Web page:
A building in the latin quarter of Paris. It was originally built as a church, but now it is a famous burial place.
Passing the Pantheon as we went around it in the coach (would have prefered to get off and walk around, but we couldn’t do that unfortunately).
The coach went around Place du Pantheon.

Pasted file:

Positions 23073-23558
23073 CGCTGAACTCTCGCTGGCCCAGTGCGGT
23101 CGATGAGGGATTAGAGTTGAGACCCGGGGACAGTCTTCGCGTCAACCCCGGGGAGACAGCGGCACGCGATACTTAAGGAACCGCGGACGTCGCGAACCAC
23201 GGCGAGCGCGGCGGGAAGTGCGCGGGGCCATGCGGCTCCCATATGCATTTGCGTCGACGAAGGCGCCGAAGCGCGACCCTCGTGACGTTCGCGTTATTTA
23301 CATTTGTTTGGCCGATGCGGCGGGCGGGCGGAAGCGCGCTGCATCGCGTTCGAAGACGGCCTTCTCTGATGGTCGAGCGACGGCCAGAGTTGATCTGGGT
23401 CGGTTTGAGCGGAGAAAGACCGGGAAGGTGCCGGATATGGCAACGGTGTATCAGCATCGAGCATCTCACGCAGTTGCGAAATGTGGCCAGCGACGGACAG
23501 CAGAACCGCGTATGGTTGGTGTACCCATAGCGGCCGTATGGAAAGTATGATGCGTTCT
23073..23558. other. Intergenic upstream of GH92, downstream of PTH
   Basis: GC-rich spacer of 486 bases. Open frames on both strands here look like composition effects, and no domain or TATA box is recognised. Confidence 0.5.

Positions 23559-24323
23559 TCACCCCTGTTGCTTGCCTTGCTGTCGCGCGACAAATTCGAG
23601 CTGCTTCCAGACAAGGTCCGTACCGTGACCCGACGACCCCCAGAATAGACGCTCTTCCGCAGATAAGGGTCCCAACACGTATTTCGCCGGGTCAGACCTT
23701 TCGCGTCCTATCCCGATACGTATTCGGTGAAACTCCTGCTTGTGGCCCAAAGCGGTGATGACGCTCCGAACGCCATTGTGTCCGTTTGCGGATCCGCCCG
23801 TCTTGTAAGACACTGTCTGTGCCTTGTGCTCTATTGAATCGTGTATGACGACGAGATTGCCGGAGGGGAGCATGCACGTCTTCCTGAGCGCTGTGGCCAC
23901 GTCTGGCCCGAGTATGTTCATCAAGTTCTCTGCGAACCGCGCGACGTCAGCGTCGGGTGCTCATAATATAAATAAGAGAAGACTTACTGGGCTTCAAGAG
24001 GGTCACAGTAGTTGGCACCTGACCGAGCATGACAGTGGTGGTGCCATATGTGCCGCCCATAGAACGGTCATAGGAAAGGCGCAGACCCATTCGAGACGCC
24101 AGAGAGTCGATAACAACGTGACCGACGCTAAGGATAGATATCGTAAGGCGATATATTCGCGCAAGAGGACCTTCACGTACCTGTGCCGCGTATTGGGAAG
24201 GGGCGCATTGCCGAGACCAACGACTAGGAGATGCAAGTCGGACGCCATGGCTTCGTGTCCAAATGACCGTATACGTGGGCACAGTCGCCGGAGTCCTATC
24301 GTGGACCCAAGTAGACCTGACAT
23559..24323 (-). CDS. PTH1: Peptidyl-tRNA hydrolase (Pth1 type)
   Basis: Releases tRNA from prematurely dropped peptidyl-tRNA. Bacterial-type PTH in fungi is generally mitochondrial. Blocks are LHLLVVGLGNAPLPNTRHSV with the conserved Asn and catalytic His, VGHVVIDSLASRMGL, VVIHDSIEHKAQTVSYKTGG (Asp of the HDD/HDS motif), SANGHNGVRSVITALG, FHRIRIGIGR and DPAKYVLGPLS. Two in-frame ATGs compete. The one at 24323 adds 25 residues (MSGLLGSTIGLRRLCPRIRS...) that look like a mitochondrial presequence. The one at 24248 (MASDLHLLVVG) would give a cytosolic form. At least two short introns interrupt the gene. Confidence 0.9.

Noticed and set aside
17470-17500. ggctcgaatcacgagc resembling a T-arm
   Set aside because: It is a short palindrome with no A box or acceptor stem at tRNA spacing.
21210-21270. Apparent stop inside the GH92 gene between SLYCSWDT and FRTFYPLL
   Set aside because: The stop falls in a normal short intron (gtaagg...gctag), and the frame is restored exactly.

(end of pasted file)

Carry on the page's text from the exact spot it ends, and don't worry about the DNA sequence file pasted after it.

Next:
The Panthéon (Latin: Pantheon, from Greek Pantheon, meaning “Every god”) is a building in the Latin Quarter in Paris, France. It was originally built as a church dedicated to St. Genevieve, but after many changes now combines liturgical functions with its role as a famous burial place. It is an early example of Neoclassicism, with a façade modelled on the Pantheon in Rome, surmounted by a dome that owes some of its character to Bramante’s “Tempietto”. Located in the 5th arrondissement on the Montagne Sainte-Geneviève, the Panthéon looks out over all of Paris. Its architect, Jacques-Germain Soufflot, had the intention of combining the lightness and brightness of the gothic cathedral with classical principles. Soufflot died before his work was achieved, and his plans were not entirely followed. The transparency he had planned for his masterpiece was not attained. Nevertheless, it is one of the most important architectural achievements of its time and the first great neoclassical monument.